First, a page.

All About Me: The Value of Customer-Centric Focus

By Craig Crawford
First Published by AATCC News


Since the launch of the iPhone in 2007, shopping has become a 24/7 experience. Digitally-savvy consumers research before purchase, and share their experiences—good or bad—socially. Consumers expect to shop frictionlessly anytime, anywhere, and on any device with free shipping, free returns, and receive assistance in real time online or on the phone. They also expect to order online and pick up in store.

As brands align behavior in the physical and digital spaces, it makes sense that they become “customer centric”—putting the customer at the center of everything they do to create the best customer experience.

“Most brands struggle today to deliver a positive experience from sale through service,” explains Billy Loizou, Chief Marketing Technologist at Digital Logic Marketing Solutions, an Australian-based digital marketing agency that specializes in online and offline campaigns for medium to large-sized companies. According to Loizou, “89% of customers are leaving brands due to a bad customer experience.”

“Organizations are no longer just focused on the ‘increase in ROI.’ They are now also conscious of two other metrics: ‘Customer Satisfaction’ and the ‘Willingness to Recommend.’ The close link between service and marketing is now apparent,” he explains.

Kester Dobson, Head of Technology for London based Harris + Hoole, a specialty coffee chain aiming to “Bring Better Coffee to the High Street,” agrees.

“Brick and mortar retailing and hospitality brands have historically been focused on sales/labor ratios, product margins, and operational efficiency,” Dobson says. “While many brands talk about customer-centric experiences, it’s only lip service until you accept that all this ‘customer experience stuff’ could have a detrimental impact on some of these finance KPIs. The brands that succeed here accept the long term benefit of investing in the customer as part of a relationship, not just a series of transactions.”

“It’s no surprise that companies who invest in a ‘customer-centric’ strategy are seeing amazing results in their overall business KPI’s,” Loizou says. “The best brands in the world provide their customers with a memorable experience. That experience creates an emotional connection which will stay with the customer for life.”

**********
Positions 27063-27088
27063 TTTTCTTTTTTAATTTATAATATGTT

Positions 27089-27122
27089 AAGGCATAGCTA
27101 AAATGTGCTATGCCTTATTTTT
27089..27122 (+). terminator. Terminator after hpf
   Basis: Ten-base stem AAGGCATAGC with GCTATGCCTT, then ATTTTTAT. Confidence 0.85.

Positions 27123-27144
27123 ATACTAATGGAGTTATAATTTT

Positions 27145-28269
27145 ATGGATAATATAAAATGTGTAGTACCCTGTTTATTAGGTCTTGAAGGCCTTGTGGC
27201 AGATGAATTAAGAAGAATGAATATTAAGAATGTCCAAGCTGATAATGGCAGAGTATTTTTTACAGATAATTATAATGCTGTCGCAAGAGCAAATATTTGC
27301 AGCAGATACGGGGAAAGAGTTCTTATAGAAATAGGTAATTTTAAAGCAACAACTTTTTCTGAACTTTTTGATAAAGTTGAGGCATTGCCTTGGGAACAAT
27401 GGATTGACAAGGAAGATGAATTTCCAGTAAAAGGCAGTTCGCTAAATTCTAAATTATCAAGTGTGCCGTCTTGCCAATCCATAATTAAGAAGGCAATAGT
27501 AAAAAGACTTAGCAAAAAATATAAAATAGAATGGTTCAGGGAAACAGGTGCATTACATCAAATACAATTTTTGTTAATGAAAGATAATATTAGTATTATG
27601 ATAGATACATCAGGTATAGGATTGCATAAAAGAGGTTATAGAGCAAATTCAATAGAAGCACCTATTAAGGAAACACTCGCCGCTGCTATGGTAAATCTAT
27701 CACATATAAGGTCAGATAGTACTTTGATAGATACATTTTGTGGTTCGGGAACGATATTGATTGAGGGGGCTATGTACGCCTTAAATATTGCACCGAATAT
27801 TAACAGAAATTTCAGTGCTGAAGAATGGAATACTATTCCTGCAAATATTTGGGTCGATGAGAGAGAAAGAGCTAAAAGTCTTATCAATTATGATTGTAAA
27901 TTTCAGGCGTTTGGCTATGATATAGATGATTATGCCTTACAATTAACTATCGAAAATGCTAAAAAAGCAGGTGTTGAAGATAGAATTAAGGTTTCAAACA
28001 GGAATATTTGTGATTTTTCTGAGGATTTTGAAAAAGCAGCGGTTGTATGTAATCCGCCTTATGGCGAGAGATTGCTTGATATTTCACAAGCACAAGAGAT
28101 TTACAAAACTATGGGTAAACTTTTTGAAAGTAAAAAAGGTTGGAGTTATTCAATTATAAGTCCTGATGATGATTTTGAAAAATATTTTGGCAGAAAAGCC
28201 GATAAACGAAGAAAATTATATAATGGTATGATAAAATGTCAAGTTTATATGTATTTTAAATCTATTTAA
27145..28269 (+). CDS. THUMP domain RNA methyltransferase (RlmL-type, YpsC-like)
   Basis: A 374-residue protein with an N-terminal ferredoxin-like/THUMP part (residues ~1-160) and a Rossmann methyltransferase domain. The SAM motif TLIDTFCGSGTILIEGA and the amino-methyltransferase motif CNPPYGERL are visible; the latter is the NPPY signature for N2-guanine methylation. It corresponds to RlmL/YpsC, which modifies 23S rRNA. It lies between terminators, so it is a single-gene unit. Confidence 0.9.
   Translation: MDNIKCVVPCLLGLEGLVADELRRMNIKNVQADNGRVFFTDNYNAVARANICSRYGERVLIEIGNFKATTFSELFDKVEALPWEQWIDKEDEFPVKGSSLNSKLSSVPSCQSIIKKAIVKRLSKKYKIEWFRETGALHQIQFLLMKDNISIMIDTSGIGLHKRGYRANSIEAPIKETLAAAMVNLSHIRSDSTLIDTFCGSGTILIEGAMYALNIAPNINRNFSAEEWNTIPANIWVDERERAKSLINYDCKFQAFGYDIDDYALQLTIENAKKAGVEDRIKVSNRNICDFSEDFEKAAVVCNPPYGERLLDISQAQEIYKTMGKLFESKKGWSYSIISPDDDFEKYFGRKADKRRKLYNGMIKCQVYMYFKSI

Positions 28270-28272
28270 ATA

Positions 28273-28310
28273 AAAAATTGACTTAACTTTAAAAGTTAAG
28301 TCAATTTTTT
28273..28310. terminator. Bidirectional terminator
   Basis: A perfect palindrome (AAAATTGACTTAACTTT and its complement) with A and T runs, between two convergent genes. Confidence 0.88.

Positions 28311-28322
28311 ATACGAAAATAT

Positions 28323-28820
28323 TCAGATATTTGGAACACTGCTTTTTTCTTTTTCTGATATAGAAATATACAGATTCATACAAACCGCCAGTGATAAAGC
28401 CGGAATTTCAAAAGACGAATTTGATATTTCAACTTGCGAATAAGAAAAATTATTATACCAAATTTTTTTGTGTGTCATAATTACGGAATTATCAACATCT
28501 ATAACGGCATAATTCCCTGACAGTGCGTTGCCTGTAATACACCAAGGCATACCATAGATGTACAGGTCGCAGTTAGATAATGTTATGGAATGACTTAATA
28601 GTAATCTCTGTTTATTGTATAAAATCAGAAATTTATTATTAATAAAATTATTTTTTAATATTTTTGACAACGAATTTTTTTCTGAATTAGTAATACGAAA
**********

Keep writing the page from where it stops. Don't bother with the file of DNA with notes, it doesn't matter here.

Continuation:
“The CEO of [London-based Appliances Online] spends two hours a day responding to customers, signing letters,” says Will Dymott, Head of Data and CRM at Practicology, a London-based consultancy focused on eCommerce and multi-channel retailing. “Their whole business was reinvented when they put their focus on the customer,” he explains. “Instead of figuring out the best offer, now they work on giving the best service. Case in point, the call center staff have the ability to send flowers without approval if an order is messed up.”

“On every project, we build out from the customer,” explains Jeremy Wilson, Practicology’s Chief Commercial Officer.

In 2011, Burberry was considered an early adopter of ‘click to chat’ (the ability to have real time chat messaging with a sales associate) and ‘click to call’ (the ability to schedule a call back from a sales associate when it is convenient for you) technologies. Today, brands that don’t offer these plug ins as well as ‘click and collect’ services are viewed as laggards. (‘Click and collect’ allows a customer to purchase online and pick up in-store instead of being charged for shipping).

“Click and Collect is a convenience our customers want,” explains Cathy McCabe, CIO Jaeger, a London-based fashion brand and retailer of menswear and womenswear. McCabe also looks after customer strategy for Jaeger, since technology touches every part of the brand vision.

“Buying online and trying on in-store gives the customer the confidence she needs when shopping for clothes online,” McCabe explains. “And it gives us the opportunity to learn more about our online customer in-store.”

Jaeger has recently launched an in store clienteling iPad app. Shortlisted this year for three Drapers Digital Awards and two Retail Week Customer Experience Awards, the app allows sales associates to see a customer’s purchase history and ecommerce wish list, make recommendations for purchase, and send personalized emails to customers.

“The real shift here is that brands now have the ability to create and maintain relationships with their customers through digital tools like clienteling,” says Steve Orell, Partner-Operations of New York-based Proximity Insight, creators of the clienteling app used by Jaeger.

Fifteen marketing industry insiders in the Direct Marketing News 2016 Marketing Outlook eBook (Part 1) cite personalization, customer insight, and technology as pivotal to successful customer relationship management.

“To remain competitive, brands must be proactive in their understanding of their customers and reach out to them in personal meaningful ways,” Orell says.

“Personalization can take so many forms—everything from a clustering algorithm picking the product it thinks you’ve missed in your shopping journey and sending you a pic, to a sales associate saying ‘Hey, it was great to see you last week, those new Valentino flats just arrived and look amazing—let me know if you want us to hold on to a pair for you!’” he explains.